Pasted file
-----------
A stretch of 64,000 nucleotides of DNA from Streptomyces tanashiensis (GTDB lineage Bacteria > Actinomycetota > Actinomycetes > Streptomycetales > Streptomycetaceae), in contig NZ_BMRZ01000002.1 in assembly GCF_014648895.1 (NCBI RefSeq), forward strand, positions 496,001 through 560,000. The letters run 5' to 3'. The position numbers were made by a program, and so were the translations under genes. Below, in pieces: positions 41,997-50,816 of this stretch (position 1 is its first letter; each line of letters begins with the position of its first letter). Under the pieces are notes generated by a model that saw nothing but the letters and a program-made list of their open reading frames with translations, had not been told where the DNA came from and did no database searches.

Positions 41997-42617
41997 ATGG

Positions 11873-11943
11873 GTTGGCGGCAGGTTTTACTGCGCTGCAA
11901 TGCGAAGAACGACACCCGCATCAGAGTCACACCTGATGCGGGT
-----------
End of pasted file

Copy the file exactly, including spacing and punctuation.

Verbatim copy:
A stretch of 64,000 nucleotides of DNA from Streptomyces tanashiensis (GTDB lineage Bacteria > Actinomycetota > Actinomycetes > Streptomycetales > Streptomycetaceae), in contig NZ_BMRZ01000002.1 in assembly GCF_014648895.1 (NCBI RefSeq), forward strand, positions 496,001 through 560,000. The letters run 5' to 3'. The position numbers were made by a program, and so were the translations under genes. Below, in pieces: positions 41,997-50,816 of this stretch (position 1 is its first letter; each line of letters begins with the position of its first letter). Under the pieces are notes generated by a model that saw nothing but the letters and a program-made list of their open reading frames with translations, had not been told where the DNA came from and did no database searches.

Positions 41997-42617
41997 ATGG

Positions 11873-11943
11873 GTTGGCGGCAGGTTTTACTGCGCTGCAA
11901 TGCGAAGAACGACACCCGCATCAGAGTCACACCTGATGCGGGT